Learning how to proactively problem-solve is a skill that requires practice over time, so you’re not going to be expected to be a master problem-solver right out of the gate. But you do need to show evidence that you can solve problems, and that you have the potential to develop that skill over time.
Have you done your homework on the company, the department, the role — and even the person interviewing you?
In other words, have you done your due diligence of the company you’re applying to? I’ve been surprised by how many candidates have not taken the time to even check our company’s website or show evidence they spent time trying to learn more about who we are and what we do.
Companies today leave very large digital imprints on their websites and social media channels. So unless it’s a very small or very private firm, there’s no excuse for not having enough information about the company you’re applying to.
If you can’t demonstrate enough commitment to learn about the company you’re applying to, it’s hard for a recruiter to believe you’ll have the commitment needed to do the job.
Why do you want to work at our company?
This is one question that I’ve seen many candidates stumble upon. You’ll need to articulate a response that demonstrates why you are genuinely attracted to the company, why you believe in their mission, and how you can add value. I’ve heard some fairly lame reasons over the years that I won’t bother to share here, but suffice to say, this is a really important question, and you’ll need to have a really good answer to it.
Are you willing to learn new things?
One of the most valuable skills you bring to any company — and the one truly renewable skill that will ensure you’re refreshing your own skill-set and staying “marketable” — is the ability to learn new things.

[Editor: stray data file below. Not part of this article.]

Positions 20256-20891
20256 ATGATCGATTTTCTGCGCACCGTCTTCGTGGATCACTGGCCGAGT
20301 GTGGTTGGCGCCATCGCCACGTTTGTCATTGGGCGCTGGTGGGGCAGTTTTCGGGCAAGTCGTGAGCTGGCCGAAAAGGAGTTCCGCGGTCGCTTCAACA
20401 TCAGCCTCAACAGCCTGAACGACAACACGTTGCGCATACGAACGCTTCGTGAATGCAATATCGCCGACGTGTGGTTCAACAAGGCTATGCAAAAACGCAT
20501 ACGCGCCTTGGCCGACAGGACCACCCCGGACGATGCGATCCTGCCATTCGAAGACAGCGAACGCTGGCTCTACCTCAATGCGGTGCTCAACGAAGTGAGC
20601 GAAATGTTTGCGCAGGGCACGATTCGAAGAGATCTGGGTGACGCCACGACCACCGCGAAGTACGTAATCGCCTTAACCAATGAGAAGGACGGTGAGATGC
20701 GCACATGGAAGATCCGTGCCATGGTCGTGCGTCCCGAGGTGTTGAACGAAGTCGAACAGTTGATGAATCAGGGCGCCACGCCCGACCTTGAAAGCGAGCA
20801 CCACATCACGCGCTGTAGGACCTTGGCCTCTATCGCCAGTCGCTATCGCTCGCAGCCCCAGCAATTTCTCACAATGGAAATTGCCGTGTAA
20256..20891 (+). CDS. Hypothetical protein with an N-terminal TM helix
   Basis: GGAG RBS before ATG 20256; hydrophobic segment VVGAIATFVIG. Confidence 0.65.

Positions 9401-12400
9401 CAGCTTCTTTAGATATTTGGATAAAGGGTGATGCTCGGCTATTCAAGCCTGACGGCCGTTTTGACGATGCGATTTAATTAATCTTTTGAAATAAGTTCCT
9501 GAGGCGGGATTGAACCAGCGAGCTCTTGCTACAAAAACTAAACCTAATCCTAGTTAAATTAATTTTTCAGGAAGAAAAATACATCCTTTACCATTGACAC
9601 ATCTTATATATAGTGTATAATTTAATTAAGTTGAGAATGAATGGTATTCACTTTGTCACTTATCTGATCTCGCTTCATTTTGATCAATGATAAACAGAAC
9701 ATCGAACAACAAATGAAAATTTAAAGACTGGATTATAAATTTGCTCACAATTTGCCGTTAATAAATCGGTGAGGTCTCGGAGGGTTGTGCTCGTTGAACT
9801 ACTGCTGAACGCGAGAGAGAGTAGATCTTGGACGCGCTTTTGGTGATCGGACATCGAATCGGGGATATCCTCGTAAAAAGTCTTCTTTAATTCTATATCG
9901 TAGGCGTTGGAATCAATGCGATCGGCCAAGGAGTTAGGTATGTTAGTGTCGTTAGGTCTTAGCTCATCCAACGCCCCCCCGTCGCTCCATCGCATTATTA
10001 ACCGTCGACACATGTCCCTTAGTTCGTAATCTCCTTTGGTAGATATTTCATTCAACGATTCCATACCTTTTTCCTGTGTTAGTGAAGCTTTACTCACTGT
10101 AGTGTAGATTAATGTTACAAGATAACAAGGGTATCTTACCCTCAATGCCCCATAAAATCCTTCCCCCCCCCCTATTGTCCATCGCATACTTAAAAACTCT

This is not going to be a “yes” or “no” question from the recruiter. You’ll have to “show” and not just “tell” to prove your point on this one.
Will other people enjoy working with you?
Many companies use language like “team player” to describe what they are really looking for: are you someone that your colleagues will enjoy working with? No, the recruiter won’t ask you this question in so many words. But she will definitely want to know.
Do you have integrity?
This is a hard one to assess from just a series of interviews and an application, but it’s what every recruiter will want to know about you. And ask they will (if only indirectly): are you a person who means what you say, and does what you promise? Can you be trusted?
This is an exciting time. You’ve got so many options and so many decisions to make. Take some time to anticipate the questions that will almost certainly come your way.
And think carefully about the answers you give.
Did I miss anything here? Are there any other questions that recruiters like to ask job candidates? Please share your thoughts in the comments!